Margaret Fanourgakis is as tall as Snooki is tiny, her family background is more moussaka than calzone, and, from her Shamong home, the Jersey Shore is a hike.
But one day in April as Fanourgakis, a 30-year physical education and health teacher, drove her white Ford Edge to work at Shawnee High School in Medford, a television cameraman was in the passenger seat, filming her every move.
Even for somebody who gets watched every day, it was a little weird.
"In the beginning, I was very cautious of everything I was doing, everything I was saying - for about two periods," Fanourgakis said. "Then it got very natural, until the kids said, 'Mrs. Fan, what are they doing?' "
They were helping a star be born. Several stars, actually.
Soon, South Jersey will welcome a new reality-TV show, an indie production if ever there was one - and worlds apart from MTV's Jersey Shore.
Mark your calendar: Sept. 6 will be the premiere of We Teach, a six-episode series created by the Lenape Regional High School District to show what education looks like in its four high schools.
The actors aren't actors, not even Tony Danza. They are Lenape Regional teachers and students, and there was no script. The goal: to show how educators really spend their workdays.
Superintendent Emily Capella said she had gotten the idea after the 2009-10 school year and its seismic school-aid cuts, statewide teacher layoffs, and open warfare between Gov. Christie and the state's largest teachers' union.
In the midst of all that upheaval and a poor economy, the image of public employees, including teachers, took a battering.
"In the whole political/economic crisis that we have been in, there are many negative fingers pointed at public education," Capella said. "As a leader of a great school district, I got tired of it."
So in the beginning of the past academic year, Capella announced the day-in-the-life-of-teachers project. It attracted a $1,000 grant from local financial planner John Costello of MetLife Resources to defray expenses, but the district didn't need to hire a film crew. It already had Lenape District Television, its educational access channel.
Other than Lenape Regional staff and equipment, no district resources were used to produce the series, Capella said. About 150 hours were shot.
In fairness to public education's critics, We Teach is intended as public education and community relations, not journalism. A committee picked the eight featured teachers. No lemons are shown. The series reflects the overall quality of the teachers, Capella said, and a second season is already planned.
"Our schools should be used as a model of a public school district that is working and not painted with the broad brush of negativity that all public schools have become victims of," she said.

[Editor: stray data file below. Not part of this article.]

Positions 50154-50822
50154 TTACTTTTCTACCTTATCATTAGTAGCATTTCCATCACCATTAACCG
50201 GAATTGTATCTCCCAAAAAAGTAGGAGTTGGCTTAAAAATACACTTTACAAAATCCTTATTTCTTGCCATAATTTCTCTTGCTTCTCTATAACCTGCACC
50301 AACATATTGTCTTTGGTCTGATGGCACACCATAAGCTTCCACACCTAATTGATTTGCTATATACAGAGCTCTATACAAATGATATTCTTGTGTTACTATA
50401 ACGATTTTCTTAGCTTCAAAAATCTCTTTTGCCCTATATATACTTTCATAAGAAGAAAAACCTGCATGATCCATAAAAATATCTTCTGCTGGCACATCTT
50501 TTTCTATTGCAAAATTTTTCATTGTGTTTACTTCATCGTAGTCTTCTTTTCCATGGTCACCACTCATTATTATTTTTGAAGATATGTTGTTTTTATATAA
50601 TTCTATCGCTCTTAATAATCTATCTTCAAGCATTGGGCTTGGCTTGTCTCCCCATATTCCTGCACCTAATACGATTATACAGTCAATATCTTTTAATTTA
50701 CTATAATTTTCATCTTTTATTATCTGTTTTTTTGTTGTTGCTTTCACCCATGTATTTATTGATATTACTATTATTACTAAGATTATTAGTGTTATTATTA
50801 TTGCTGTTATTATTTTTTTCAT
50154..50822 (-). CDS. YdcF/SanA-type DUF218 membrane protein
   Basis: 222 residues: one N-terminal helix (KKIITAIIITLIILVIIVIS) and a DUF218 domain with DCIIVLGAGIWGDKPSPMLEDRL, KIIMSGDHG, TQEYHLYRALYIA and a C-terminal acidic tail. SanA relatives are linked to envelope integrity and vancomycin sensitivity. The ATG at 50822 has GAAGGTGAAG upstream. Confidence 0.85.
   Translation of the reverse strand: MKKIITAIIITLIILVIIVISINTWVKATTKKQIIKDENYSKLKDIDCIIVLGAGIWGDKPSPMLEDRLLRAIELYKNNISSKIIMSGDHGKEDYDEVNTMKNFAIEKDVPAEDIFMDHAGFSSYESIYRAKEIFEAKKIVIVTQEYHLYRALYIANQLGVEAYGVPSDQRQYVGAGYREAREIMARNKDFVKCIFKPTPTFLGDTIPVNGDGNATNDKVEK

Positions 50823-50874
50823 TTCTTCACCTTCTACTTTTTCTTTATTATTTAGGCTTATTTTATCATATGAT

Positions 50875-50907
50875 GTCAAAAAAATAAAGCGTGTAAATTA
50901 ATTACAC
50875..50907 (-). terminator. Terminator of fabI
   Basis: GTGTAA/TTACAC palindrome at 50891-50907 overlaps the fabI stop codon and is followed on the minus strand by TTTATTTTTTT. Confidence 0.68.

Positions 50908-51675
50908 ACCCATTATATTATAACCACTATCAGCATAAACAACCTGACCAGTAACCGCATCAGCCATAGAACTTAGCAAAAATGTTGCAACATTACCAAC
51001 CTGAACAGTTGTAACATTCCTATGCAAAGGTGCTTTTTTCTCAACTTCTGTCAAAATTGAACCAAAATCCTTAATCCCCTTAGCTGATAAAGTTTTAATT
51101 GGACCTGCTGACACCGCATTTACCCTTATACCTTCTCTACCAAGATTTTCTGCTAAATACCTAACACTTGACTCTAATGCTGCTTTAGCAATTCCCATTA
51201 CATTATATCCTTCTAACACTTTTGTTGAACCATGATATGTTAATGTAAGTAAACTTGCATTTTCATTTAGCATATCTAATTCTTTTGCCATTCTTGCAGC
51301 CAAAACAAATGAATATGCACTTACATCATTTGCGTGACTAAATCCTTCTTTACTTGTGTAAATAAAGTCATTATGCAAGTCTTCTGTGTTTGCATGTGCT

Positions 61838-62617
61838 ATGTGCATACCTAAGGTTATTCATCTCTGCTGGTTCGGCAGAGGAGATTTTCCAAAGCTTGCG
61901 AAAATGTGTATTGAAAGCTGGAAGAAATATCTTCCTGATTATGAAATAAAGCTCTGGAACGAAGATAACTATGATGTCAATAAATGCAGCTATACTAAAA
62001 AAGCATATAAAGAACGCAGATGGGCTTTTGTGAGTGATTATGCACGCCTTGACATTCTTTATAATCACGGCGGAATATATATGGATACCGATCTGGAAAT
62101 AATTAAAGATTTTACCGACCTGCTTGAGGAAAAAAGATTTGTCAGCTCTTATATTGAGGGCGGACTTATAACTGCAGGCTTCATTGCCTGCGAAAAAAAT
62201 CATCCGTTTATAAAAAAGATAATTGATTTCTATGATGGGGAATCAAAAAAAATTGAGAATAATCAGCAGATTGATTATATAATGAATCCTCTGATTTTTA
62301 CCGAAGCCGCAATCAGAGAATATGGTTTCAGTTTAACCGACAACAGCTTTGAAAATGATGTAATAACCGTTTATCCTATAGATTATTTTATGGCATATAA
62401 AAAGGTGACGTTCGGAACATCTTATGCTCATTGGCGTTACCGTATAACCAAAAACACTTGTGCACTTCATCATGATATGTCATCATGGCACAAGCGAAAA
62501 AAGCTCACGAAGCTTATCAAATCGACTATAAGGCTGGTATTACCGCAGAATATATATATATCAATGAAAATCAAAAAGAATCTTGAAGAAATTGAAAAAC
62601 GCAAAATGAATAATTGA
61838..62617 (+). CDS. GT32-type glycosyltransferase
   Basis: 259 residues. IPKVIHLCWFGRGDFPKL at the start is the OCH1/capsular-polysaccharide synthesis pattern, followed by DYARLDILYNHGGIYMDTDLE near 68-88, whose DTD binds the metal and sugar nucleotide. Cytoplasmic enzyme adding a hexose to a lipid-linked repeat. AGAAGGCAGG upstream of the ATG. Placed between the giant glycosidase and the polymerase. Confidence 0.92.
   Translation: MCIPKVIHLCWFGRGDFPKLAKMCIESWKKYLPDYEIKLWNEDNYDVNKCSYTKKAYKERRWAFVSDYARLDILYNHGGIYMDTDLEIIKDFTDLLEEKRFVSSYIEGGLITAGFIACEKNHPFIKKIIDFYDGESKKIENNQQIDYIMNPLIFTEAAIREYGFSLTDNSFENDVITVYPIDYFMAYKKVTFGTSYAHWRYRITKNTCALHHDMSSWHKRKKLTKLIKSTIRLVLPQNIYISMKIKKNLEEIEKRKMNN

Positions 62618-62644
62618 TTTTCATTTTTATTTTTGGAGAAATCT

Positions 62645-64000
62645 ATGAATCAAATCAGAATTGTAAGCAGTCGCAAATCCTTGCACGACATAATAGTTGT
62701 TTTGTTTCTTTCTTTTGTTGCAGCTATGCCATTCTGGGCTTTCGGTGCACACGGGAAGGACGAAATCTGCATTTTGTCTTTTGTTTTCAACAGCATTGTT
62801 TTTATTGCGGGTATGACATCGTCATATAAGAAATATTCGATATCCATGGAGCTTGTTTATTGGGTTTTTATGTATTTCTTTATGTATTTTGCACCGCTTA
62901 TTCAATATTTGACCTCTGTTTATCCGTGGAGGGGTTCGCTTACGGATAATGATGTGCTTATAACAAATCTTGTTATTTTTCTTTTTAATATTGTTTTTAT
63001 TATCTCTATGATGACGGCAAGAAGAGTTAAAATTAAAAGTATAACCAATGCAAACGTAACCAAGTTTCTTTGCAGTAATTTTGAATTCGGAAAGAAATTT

The series tries to show the many parts of an educator's day: teaching classes, helping and connecting with students, preparing lessons, and dedicating long hours to student activities. It features teachers early in their careers and those who have taught for decades.
You get the sense they are passionate about what they do.
"Until you become an educator, you don't see all the planning that's going on," said Tom Tamburello, 33, of Lenape High School in Medford. "You do a lot more than stand in front of a bunch of kids and spill out facts."
Tamburello knows well the impact a teacher can have on students' lives.
When he entered Cherokee High in Marlton as a student, he hated math and failed freshman algebra. The next year, his geometry teacher, Marilyn Trotta, now retired, took him aside and counseled him on his work habits. It clicked.
Now a math teacher, Tamburello said he told his students every year how he had flunked algebra.
"I use that story all the time to tell them, 'I could be one of you guys, and I turned it around,' " he said.
The crew filming family and consumer science teacher Lynne Ritter at Seneca High in Tabernacle had a long day. It started at 7:30 a.m. and ended at 11 p.m.; she was helping out at the Sophomore Cotillion. She's also a class adviser and oversees the Future Chefs Club.
On the day of her filming, Fanourgakis, who is in Episodes 3 and 4, was at school until 10:30 p.m. supervising the Mr. Shawnee Contest, an annual student-council fund-raiser that is a boy version of the Miss America Pageant.
At one point in the evening, she said, she asked the camera to be turned off so she could grab a bite. She didn't want to be filmed eating; she'd had lunch on the fly and no breakfast. Usually, she eats in the car on her way to work. But that day she knew a camera would be rolling.
"I didn't want the kids to see me driving with one hand," she said.
Contact staff writer Rita Giordano
at 856-779-3841, firstname.lastname@example.org, or @ritagiordano on Twitter.